The Derry Town Council and Planning Board will work to control the number of multifamily housing projects in the town, after noting that Derry has more than fulfilled its obligation to provide this type of housing.
The two boards held a joint workshop after the Sept. 2 Town Council meeting in which they explored tweaking or changing zoning in order to limit these projects.
Council Chair Mark Osborne summed up the purpose of the workshop as, “Do we have a problem? And if we do, what are we going to do about it?”
In recent months, residents of several neighborhoods have spoken publicly against developers’ plans to build multi-family housing near their streets.
Planning Director George Sioras gave a quick overview of how Derry got to where it is. When he started in his job, all the lots were 1-acre zoning, he told the two boards. “That was in 1980, and we had 18,000 people,” Sioras said.
By 1990 there were 29,000 residents, and the then-Planning Board determined it needed better control, he said.
“We looked at soils, the character of the land,” Sioras said. The town’s zoning was changed, with 3-acre zoning required in the Low Density Residential area, two acres in the Low Medium Density Residential, and one acre in Medium Density Residential and Medium/High Density Residential.
“But in the last six months, we’ve had four or five applications for multifamily housing in Derry, ranging from 10 units to 18 to 20,” he said. The Planning Board “decided it was time to take a look at it,” Sioras said.
What are the options? “Can we reduce the density allowances? Can we eliminate certain types of housing?” Sioras asked. The infrastructure, including town sewer and water, is ready for multifamily housing. The neighbors? Not so much.
“Density,” he said, “changes the character of a neighborhood.”
Sioras again invoked the past with court challenges in the late 20th century. Chester and Atkinson took their cases as far as the state Supreme Court, which ruled in each case that the town was obligated to provide multifamily housing. With the apartments at the Fairways and Linlew Drive, among others, Derry was in no danger of a challenge, Sioras said.
In the mid-1990s, Derry created its own Growth Management Ordinance, Sioras said, noting, “At that time, we were bombarded with residential growth.” Southern New Hampshire was the fastest-growing area of the country, and Derry had its share of new residents. The schools were crowded.
“We created an Interim Growth Ordinance and ‘froze’ the issuing of building permits. We updated the zoning and the Master Plan,” Sioras said. They issued a “phase-in” process for developers, in which a developer who wanted to build 50 homes would be allowed to build a portion of those and phase in the rest of the development.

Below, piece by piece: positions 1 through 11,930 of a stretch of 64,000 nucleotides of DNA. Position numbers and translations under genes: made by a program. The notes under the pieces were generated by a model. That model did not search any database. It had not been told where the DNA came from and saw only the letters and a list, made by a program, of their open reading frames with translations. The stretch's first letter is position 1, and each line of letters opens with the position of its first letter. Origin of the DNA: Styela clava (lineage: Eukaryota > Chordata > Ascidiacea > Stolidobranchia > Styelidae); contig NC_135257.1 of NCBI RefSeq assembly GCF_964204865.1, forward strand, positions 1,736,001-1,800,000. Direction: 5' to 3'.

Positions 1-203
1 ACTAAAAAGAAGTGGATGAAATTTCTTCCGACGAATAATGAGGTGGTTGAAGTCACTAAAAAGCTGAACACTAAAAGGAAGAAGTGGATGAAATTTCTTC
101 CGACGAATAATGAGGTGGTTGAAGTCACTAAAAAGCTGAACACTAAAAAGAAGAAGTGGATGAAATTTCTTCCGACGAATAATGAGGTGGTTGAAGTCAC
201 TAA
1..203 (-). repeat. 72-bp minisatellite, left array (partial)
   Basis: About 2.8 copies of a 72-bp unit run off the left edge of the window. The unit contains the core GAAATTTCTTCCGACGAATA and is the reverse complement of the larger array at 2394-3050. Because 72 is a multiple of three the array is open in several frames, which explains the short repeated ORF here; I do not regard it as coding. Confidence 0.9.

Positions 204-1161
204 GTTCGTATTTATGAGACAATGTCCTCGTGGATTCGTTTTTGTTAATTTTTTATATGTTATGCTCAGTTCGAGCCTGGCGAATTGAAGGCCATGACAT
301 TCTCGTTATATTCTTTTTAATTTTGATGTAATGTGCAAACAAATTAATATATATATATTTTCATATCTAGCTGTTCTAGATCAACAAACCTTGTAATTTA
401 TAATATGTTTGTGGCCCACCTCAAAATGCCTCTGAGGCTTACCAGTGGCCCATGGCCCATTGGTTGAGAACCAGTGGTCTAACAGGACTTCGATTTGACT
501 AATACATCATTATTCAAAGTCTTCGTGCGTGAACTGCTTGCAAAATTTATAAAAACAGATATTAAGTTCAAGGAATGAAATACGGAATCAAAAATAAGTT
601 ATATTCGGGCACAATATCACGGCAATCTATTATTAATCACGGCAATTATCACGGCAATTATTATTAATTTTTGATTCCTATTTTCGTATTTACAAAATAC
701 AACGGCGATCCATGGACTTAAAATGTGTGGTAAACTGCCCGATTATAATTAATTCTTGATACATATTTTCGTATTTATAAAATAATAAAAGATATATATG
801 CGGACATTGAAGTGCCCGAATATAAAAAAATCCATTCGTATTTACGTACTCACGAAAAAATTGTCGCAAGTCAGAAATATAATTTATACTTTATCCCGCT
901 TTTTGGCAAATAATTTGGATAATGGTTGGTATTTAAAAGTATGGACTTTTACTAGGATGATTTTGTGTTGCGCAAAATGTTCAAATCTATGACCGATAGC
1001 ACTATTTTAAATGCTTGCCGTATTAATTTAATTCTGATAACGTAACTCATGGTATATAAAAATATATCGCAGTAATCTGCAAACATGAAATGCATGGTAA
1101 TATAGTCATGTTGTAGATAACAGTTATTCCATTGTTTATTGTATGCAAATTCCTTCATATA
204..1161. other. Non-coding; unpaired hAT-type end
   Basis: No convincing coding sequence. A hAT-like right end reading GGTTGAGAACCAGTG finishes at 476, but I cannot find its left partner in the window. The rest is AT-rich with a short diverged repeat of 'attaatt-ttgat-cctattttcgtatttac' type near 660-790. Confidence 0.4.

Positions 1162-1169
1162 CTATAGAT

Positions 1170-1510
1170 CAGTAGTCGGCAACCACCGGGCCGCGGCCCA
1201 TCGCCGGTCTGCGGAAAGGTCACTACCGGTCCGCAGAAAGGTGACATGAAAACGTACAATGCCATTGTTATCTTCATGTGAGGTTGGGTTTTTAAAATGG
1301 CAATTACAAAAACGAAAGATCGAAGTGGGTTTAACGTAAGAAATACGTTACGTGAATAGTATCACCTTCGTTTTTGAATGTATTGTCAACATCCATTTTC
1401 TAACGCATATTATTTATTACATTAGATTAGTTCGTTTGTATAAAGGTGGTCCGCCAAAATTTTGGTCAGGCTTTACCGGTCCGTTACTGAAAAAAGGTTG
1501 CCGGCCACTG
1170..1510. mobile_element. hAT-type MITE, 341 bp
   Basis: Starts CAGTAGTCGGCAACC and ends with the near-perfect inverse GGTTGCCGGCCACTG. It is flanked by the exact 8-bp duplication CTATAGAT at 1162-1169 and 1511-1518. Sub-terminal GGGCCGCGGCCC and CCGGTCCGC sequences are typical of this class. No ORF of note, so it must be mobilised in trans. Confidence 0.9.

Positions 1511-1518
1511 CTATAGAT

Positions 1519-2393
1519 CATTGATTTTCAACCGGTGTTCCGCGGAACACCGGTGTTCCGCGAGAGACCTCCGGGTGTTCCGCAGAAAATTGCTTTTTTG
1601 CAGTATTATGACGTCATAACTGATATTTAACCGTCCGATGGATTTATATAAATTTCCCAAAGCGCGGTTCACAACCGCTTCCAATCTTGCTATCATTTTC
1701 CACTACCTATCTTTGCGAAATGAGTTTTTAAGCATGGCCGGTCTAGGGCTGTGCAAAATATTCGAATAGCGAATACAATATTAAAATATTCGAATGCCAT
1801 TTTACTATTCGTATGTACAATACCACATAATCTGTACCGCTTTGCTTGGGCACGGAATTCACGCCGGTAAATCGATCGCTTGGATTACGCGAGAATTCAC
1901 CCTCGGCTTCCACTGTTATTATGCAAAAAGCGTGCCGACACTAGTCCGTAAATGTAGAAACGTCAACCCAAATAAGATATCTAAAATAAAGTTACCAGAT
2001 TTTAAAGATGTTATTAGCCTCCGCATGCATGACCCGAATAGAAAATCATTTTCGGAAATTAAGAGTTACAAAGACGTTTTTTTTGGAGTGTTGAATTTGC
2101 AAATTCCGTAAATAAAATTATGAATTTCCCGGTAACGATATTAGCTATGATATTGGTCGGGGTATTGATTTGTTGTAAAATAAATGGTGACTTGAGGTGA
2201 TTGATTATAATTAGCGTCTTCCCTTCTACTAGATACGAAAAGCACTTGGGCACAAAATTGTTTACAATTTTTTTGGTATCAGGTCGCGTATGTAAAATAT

The ordinance was lifted after the Ernest P. Barka Elementary School and the addition to Grinnell Elementary School were built, Sioras said.
And that brought them to the Derry of today.
Young people, including the current Millennial generation, don’t want to buy homes or are not able to at this time, according to Sioras, and this has created a demand for apartments. “There is pressure on the multifamily market, ‘Hurry up and get your permit in,’” he told the boards.
“The only reason they’re doing it,” Councilor Michael Fairbanks said, “is because the market is there.”
Planning Vice-Chair John O’Connor observed, “If we do change our zoning, whoever has a current plan on file still goes by the current rules. If they have a 10-unit building planned, they can still build 10 units. If they applied for 18, they can still do 18.”
Planning Board member Darrell Park said, “A three-story apartment building changes the look of a neighborhood.”
“It is as toxic as building a cement plant,” Planning Board alternate Marc Flattes agreed.
Councilor Albert Dimmock observed that as far as tax revenue goes, “If it’s an 18-unit apartment, there is no way we’ll get the taxes out of it to pay for what we’re giving in services.”
O’Connor said that as far as the Workforce Housing law goes, Derry has exceeded the requirements.
Eliminating multi-family entirely would not be a good move, board members agreed, but they can tweak the ordinance to change the number of units allowed. “It can be toned down,” O’Connor said.
There are three projects currently before the Planning Board, Sioras said, noting, “The owners have invested a considerable amount of money in engineering and fees. It’s hard to say, ‘You can’t do that.’”
But they can modify it, members of both boards agreed. For example, a 55-and-older development places less demand on services, and many seniors are interested in staying in Derry and “aging in place,” Planning Assistant Elizabeth Robidoux said. “They’re not necessarily ready for assisted living, and they are looking for apartments. They do not want to leave Derry.”
“We are all in agreement around this table,” Councilor David Fischer observed. “What are the next steps we can take?”
Sioras said, “The Planning Board knows how serious this situation is. In our next meeting, Sept. 17, we’ll look at zoning again.” He sketched out the sequence, which includes a Planning Board discussion, a public hearing on the proposed change, and Council approval.